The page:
MUSHROOM HUNTING TAKES A DARK TURN
The tourists all gone, the crisp air of autumn was already spilling down the mountain onto the red-tiled roofs and clock tower in Arachova. Village shops optimistically displayed colorful scarves and fur hats in sidewalk displays. Soon there would be skiers on the slopes of Mt. Parnassus, a mere two hours from Athens. But today we were taking advantage of the waning daylight and previous week’s rain by looking for forest mushrooms.
With each step, my sneakers pressed into the spongy trail. Thick, gray clouds swirled around towering Kefalonia fir trees, a species that grows only in this forest and on the island of Kefalonia. The real show was at our feet, however. Yellow petals of the fall-blooming saffron crocus poked through the moss and fallen leaves. Around each bend we saw a different variety of mushroom ranging in size from a thimble to a dinner plate, in color from pure white to burnt orange.
In total, 280 different kinds of mushrooms grow in the National Forest of Parnassus and we were seeing just a small sampling on this section of trail. It was perfectly legal to pick them – assuming you knew what was safe to eat. As one theory goes, the famed oracle of Delphi knew exactly what she was eating when hallucinogenic fungi induced her prophetic visions.
The more widely espoused explanation for the trances, however, is that the priestess inhaled a narcotic gas released from a fissure in the ground. Whatever the source of the visions, political leaders of the city-states traveled far and wide to Delphi to seek her advice before any major military decision.
I bent down and examined the mossy stone wall lining the 3500-year-old path to Delphi through the old-growth forest. Most of the assorted breadbox-sized boulders were still expertly fitted together as if stone masons had built the wall yesterday.
Soon we arrived at the edge of a deep canyon, the deepest in all of Europe, in fact. Some brush grew out of the almost vertical rocky walls but there were no discernible ledges and no path down.
Panagis, ever the playful leader, dislodged a small rock from the soil and threw it over the edge. “Be careful, everyone,” he called, “because if you fall, you never come back.”
As if I had been thrown over the cliff myself, a flood of memories washed over me. This was not my first time traveling in Greece, but during the past two weeks I had never laughed so much or thought about philosophical issues so deeply as with this current bunch of illogical, emotional Greek bandits who had stolen my heart. I couldn’t imagine saying goodbye tomorrow, let alone losing any one of them or my American friends to an accident.
But Panagis wasn’t joking this time. Several seconds later, I was startled out of my daydream by the sound of the rock hitting ice at the bottom of the ravine. Notwithstanding the distance that the reverberating sound must have traveled and the amazing fact that there was a permanently frozen stream deep inside a forest chasm in a Mediterranean climate, the secret that the canyon held was truly chilling.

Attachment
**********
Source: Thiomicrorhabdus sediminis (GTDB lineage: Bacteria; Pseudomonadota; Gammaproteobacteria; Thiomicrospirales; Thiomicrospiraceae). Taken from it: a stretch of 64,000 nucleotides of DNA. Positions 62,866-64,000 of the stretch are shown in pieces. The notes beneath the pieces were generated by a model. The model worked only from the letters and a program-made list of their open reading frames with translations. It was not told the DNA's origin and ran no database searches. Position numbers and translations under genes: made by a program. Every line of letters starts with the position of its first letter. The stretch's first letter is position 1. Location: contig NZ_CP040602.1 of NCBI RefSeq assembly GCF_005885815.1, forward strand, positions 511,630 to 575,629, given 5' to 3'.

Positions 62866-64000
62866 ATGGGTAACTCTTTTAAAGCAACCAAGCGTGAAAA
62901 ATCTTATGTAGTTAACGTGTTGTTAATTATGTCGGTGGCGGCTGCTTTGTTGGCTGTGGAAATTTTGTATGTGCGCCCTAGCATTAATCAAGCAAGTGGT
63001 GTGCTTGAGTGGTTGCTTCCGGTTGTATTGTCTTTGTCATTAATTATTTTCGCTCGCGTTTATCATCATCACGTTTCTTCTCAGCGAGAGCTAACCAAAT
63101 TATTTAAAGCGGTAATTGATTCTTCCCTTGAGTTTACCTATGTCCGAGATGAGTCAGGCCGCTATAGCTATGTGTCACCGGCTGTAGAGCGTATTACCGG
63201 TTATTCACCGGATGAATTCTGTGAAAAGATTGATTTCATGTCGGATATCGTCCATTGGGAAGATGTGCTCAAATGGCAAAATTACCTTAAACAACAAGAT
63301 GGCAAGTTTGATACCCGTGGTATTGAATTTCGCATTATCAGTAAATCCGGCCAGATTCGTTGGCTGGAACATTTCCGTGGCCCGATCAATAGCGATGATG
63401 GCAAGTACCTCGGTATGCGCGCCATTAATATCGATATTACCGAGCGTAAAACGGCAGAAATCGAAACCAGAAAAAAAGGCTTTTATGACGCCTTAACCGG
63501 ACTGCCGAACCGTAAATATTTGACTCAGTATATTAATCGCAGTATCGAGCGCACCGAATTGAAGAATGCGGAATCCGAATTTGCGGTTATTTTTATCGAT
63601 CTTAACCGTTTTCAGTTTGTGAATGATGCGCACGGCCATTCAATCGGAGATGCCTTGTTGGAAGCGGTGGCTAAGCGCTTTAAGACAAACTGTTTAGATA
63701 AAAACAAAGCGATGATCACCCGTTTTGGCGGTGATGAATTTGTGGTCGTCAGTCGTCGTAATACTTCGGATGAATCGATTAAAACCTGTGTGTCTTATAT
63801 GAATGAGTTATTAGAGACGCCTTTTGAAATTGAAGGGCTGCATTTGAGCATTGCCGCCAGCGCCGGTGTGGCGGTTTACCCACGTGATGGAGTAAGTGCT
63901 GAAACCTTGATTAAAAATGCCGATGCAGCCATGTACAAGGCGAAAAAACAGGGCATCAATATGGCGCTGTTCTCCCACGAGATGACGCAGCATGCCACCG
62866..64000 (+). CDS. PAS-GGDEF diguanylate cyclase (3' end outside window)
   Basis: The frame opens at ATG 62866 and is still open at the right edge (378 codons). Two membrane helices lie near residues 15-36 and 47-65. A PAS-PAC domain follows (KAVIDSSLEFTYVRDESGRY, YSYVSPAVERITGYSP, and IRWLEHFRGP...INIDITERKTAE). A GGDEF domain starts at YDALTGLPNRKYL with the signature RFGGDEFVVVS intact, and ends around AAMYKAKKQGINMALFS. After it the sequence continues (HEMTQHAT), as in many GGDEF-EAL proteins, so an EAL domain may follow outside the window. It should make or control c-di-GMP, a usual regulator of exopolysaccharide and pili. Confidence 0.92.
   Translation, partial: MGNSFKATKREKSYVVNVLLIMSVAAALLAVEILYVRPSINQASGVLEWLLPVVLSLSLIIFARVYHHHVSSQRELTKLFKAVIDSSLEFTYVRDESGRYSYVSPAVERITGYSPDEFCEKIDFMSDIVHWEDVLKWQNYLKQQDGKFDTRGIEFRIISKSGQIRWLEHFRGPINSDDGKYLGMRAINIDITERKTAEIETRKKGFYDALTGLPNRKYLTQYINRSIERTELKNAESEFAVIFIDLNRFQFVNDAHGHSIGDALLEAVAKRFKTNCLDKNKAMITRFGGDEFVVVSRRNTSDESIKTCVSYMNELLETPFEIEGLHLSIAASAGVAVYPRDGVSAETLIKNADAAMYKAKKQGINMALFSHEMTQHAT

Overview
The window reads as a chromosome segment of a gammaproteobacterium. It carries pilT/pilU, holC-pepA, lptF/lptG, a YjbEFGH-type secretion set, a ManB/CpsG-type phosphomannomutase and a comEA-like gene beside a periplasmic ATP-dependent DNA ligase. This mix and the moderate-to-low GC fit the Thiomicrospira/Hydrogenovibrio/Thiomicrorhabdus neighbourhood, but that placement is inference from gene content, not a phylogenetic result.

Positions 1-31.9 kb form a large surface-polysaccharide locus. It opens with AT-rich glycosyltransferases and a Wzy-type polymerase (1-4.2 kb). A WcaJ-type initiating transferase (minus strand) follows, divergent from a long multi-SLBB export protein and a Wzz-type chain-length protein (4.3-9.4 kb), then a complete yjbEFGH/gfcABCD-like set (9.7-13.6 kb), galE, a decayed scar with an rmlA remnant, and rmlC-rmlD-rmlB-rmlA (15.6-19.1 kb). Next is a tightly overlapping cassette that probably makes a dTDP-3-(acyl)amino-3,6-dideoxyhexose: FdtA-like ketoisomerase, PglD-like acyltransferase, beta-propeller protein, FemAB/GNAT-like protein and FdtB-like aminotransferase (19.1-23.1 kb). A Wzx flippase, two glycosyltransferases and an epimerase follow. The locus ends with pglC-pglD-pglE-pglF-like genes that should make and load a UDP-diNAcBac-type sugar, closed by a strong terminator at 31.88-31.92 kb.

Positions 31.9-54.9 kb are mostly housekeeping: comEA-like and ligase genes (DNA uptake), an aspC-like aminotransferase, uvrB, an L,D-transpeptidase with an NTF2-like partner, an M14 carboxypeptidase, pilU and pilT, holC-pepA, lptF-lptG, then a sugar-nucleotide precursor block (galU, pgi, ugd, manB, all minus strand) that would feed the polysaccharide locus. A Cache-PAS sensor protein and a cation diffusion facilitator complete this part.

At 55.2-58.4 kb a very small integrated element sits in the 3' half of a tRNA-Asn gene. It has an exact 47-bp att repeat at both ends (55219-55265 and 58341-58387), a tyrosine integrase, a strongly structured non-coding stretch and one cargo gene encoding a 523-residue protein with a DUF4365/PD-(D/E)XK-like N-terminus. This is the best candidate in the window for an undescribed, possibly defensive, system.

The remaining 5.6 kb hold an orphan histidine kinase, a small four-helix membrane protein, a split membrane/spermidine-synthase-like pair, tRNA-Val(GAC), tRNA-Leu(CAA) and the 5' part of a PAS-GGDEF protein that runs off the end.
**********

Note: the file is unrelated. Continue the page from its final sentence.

During the Second World War, Nazis controlled their twisted narrative by throwing troublesome Greeks into the icy pit. Today, a warming climate occasionally spits out an intact human body and a piece of the story to rock climbers well equipped and brave enough to venture downward into the dark history.
All Greeks are storytellers and historians at heart insofar as their history and culture has shaped the rest of the world in so many ways. Their collective memory is long and far reaching. They are sympathetic to Syrian refugees because they remember a time when Greek refugees from Turkey fled to Syria. More than anything, they understand that words and stories are powerful vehicles for either good or evil. They can foment unrest and violence or they can be used to inspire people. Both cases have happened repeatedly in their history.
Of course no nationality can claim that they invented storytelling. Some people say that since the earliest drawings scratched on cave walls, the unique characteristic that set Homo Sapiens apart from all other creatures on earth is its ability to communicate experiences and to create complex stories. In ways that are still evolving, humans bank those memories not only in their minds but in a myriad of other ways expressed in art, music, literature and architecture. But they may also be the only species capable of willfully destroying those same memories.
David Lee Drotar’s travel stories appear in Earth Island Journal, The Buffalo News and numerous other publications. Drotar is the author of seven books including Steep Passages: A World wide Eco-Adventurer Unlocks Nature’s Spiritual Truths (http://www.brookviewpress.com). He is the recipient of the 2016 Excellence in Journalism Award from the International Food, Wine & Travel Writers Association.
IF YOU GO
For information on these areas in the Corinthian Riviera of Greece, see:
Ancient Corinth http://www.ancientcorinth.net/
For information on arranging a guided motor tour in the Corinthian Riviera, contact:
Tsotras Travel Services
t: +30 22620 26444
f: +30 22620 26333
e: [email protected]